Greatest Military Commander of Ancient China?

Discuss historical events and information concerning any culture, time, or location in our world (or even the frontier beyond).

Greatest Military Commander of Ancient China?

Unread postby Vitruvius » Wed Nov 17, 2010 6:39 am

Candidates:
Bai Qi (Famous Qin general who conquered 73 cities, never lost a battle)
Xiang Ji (Chu king of Chu-Han contention, known to pull off miraculous victories despite being outnumbered 10:1)
Han Xin (Han strategist/general who masterminded the fall of Qin and defeat of Xiang Ji)
Huo Qubing (Han general famous for his bold tactics and the routing of Xiongnu armies)
Cao Cao

I haven't read much about the later dynasties. Feel free to throw in more names.
Vitruvius
Student
 
Posts: 96
Joined: Sun Oct 10, 2010 5:23 pm

Re: Greatest Military Commander of Ancient China?

Unread postby Zhuanyong » Mon Nov 22, 2010 5:25 am

Bai Qi pretty much sums up much in regard to your question --

I'll mention one right here --
Zhang Yi, strategist who pretty much put in masterminded the strategy that ended the unity of the pre-Qin era and ushered in the QIn Dynasty.
Avatar: N/A

[No comment]
User avatar
Zhuanyong
Scholar of Shen Zhou
 
Posts: 5355
Joined: Mon Sep 27, 2010 8:58 pm
Location: If I told you, would it really matter?

Re: Greatest Military Commander of Ancient China?

Unread postby fukarming » Tue Nov 30, 2010 8:09 am

If you are talking about military commander, Zhang Yi won't be one. He is more a strategist (like you said). Zhang Yi is more the "behind the scene" kind of guy. He won't lead an army to victory but his action will cause his states' army to win.

I think Yue Fei http://en.wikipedia.org/wiki/Yue_Fei can be consider one of the greatest in ancient China. But like other ancient Chinese figure, too much fictional stories is put into their life that I am no longer sure if what I (people) know is actually 100% true.

I actually will not consider Cao Cao to be one of the greatest. While he is capable he got into way too many trouble (Zhang Xiu, Chi Bi...etc)

At the end. I think "Greatest military commander" is difficult to define: Do you consider a person who win every single battle, against a single enemy "better" than someone who lose a couple battle in their life, but also pull off some incredible victory?
They came first for sharks fin,I didn't speak up because I don't eat sharks fin.
Then they came for foie gras,I didn't speak up because I don't eat foie gras.
Then they came for me and force me to be a vegan by that time no one was left to speak up.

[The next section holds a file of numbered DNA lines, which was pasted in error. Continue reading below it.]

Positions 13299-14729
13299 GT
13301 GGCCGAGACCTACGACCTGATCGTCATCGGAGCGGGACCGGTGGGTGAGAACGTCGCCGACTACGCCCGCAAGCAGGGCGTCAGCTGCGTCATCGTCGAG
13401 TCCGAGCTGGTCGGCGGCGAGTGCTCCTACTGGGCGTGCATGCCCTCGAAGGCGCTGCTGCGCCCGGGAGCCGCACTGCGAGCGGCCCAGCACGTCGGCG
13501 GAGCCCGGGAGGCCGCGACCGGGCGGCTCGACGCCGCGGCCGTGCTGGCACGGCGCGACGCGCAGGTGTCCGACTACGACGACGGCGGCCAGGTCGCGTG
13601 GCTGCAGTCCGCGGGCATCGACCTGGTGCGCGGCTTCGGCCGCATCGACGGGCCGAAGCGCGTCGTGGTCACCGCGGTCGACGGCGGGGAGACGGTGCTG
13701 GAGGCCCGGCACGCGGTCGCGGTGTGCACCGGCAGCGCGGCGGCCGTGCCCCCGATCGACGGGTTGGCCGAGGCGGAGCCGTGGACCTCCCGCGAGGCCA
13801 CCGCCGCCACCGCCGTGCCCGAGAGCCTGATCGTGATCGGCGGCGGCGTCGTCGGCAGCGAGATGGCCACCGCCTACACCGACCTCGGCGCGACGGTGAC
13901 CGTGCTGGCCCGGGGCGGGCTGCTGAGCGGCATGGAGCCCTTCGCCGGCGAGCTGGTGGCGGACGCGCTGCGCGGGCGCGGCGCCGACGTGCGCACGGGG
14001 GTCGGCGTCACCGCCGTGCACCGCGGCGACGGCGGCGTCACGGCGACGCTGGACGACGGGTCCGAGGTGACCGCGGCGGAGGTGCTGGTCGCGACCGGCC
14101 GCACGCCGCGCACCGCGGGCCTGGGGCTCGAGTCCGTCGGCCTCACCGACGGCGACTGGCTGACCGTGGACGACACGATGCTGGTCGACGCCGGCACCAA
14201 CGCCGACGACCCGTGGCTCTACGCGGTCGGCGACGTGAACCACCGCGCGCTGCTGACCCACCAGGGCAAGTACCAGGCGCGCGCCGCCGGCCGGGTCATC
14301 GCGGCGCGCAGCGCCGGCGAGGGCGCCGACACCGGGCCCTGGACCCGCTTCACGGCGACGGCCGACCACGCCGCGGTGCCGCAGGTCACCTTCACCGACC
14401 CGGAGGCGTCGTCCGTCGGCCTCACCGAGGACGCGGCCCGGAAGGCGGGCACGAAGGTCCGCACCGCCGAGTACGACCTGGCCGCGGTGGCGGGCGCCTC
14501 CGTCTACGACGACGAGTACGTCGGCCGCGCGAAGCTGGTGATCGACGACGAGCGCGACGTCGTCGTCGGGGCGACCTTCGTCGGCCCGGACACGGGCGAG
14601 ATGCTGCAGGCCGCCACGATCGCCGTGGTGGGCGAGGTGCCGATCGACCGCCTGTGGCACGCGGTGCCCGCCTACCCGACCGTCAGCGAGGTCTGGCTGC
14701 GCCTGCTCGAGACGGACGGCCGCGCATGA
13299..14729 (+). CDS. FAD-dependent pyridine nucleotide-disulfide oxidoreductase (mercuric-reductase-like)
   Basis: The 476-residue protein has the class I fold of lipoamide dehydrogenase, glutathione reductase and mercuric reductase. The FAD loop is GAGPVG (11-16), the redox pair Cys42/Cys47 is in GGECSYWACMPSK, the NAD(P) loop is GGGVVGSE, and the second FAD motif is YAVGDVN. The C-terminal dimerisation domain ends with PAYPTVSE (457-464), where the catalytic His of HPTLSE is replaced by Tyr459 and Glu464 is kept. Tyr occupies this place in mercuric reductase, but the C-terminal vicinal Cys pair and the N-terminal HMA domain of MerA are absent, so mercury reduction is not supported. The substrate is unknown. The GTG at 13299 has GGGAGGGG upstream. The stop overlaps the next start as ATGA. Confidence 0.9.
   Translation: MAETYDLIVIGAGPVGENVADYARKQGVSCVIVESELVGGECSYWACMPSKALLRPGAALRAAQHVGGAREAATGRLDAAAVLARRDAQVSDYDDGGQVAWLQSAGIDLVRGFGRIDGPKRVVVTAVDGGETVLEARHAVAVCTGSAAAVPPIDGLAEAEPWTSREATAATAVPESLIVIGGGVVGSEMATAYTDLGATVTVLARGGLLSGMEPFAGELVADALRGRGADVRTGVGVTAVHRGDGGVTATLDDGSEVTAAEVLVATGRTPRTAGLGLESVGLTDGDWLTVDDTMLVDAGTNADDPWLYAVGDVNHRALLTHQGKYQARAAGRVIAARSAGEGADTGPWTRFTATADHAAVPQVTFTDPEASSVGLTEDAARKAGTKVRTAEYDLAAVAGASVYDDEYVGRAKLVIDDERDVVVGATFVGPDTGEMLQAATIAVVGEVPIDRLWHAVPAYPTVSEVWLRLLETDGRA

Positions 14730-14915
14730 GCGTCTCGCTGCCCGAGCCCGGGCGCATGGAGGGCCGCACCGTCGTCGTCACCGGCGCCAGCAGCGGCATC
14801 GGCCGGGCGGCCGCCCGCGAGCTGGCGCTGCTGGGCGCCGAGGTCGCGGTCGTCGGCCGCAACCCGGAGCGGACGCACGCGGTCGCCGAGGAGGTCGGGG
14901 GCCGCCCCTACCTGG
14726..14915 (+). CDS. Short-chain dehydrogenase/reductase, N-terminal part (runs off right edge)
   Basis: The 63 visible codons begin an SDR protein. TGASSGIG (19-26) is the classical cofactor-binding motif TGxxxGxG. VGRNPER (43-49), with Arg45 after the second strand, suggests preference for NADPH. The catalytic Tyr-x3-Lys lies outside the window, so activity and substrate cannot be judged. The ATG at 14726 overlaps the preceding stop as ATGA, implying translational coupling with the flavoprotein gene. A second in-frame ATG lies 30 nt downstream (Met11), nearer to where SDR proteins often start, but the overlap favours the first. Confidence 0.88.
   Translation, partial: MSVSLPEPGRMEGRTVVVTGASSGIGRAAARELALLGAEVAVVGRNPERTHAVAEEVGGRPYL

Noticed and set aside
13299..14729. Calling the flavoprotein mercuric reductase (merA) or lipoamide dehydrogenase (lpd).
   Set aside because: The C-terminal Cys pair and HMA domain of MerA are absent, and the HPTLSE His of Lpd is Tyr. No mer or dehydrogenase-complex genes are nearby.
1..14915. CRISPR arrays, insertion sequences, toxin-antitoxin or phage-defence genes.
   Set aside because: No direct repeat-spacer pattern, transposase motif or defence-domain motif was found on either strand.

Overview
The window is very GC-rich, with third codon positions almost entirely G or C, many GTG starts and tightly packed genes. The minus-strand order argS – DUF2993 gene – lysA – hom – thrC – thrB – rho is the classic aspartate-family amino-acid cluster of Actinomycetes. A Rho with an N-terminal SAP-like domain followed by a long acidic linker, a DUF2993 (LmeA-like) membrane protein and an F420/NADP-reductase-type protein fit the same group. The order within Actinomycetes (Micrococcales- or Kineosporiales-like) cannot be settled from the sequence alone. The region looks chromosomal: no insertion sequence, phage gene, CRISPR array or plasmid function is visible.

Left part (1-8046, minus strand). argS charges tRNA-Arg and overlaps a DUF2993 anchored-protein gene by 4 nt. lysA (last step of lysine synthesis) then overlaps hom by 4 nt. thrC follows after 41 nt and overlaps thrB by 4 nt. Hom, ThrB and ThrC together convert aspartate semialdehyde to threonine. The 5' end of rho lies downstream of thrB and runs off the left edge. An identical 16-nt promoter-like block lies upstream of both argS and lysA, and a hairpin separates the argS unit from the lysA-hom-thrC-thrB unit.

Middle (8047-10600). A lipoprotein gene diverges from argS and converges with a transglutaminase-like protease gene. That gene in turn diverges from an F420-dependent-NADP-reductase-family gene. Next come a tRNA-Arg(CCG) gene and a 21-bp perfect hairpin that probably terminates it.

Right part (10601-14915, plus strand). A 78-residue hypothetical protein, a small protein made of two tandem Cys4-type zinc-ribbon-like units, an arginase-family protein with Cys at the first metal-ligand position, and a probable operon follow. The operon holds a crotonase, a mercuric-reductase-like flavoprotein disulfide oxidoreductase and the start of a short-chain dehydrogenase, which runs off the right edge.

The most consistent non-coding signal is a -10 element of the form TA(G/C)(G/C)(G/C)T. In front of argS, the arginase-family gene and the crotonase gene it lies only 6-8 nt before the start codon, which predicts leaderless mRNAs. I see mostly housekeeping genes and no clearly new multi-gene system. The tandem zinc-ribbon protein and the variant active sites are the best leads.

fukarming
Initiate
 
Posts: 51
Joined: Sun Feb 14, 2010 12:42 am

Re: Greatest Military Commander of Ancient China?

Unread postby Zhuanyong » Tue Nov 30, 2010 4:01 pm

I knew he was a strategist when I posted that. I wanted to make mention of someone who I believe to have had an equal standing in success as a military commander would have. Though he may have been behind the scenes, he was able to shape battles and campaigns without actually being on the battlefield.

Yue Fei seems to have been an awesome military commander in his own right.
Avatar: N/A

[No comment]
User avatar
Zhuanyong
Scholar of Shen Zhou
 
Posts: 5355
Joined: Mon Sep 27, 2010 8:58 pm
Location: If I told you, would it really matter?

Re: Greatest Military Commander of Ancient China?

Unread postby Jordan » Fri Dec 17, 2010 7:57 am

Bai Qi probably wins. I kind of thought Zhang Han was pretty impressive when I read about him though. He was probably the best Qin officer in Qin's later years, which I guess isn't saying very much. Overall I suppose he doesn't match up with Bai Qi, Han Xin and Xiang Yu.

How about Sun Bin?
User avatar
Jordan
Scholar of Shen Zhou
 
Posts: 5884
Joined: Thu Dec 02, 2004 4:52 am

Re: Greatest Military Commander of Ancient China?

Unread postby Jebusrocks » Wed Dec 22, 2010 3:36 am

Would u consider Guo Ziyi to be ancient? If, so I'd have to go with him. He may not have conquered the most cities like Bai Qi, but him, as well as Han Xin, fought with minimum resources they had available for their empires.
It is curious that the Americans, who calculate so carefully on the possibilities of military victory, do not realize that in the process they are incurring deep psychological and political defeat.
User avatar
Jebusrocks
Scholar of Shen Zhou
 
Posts: 2407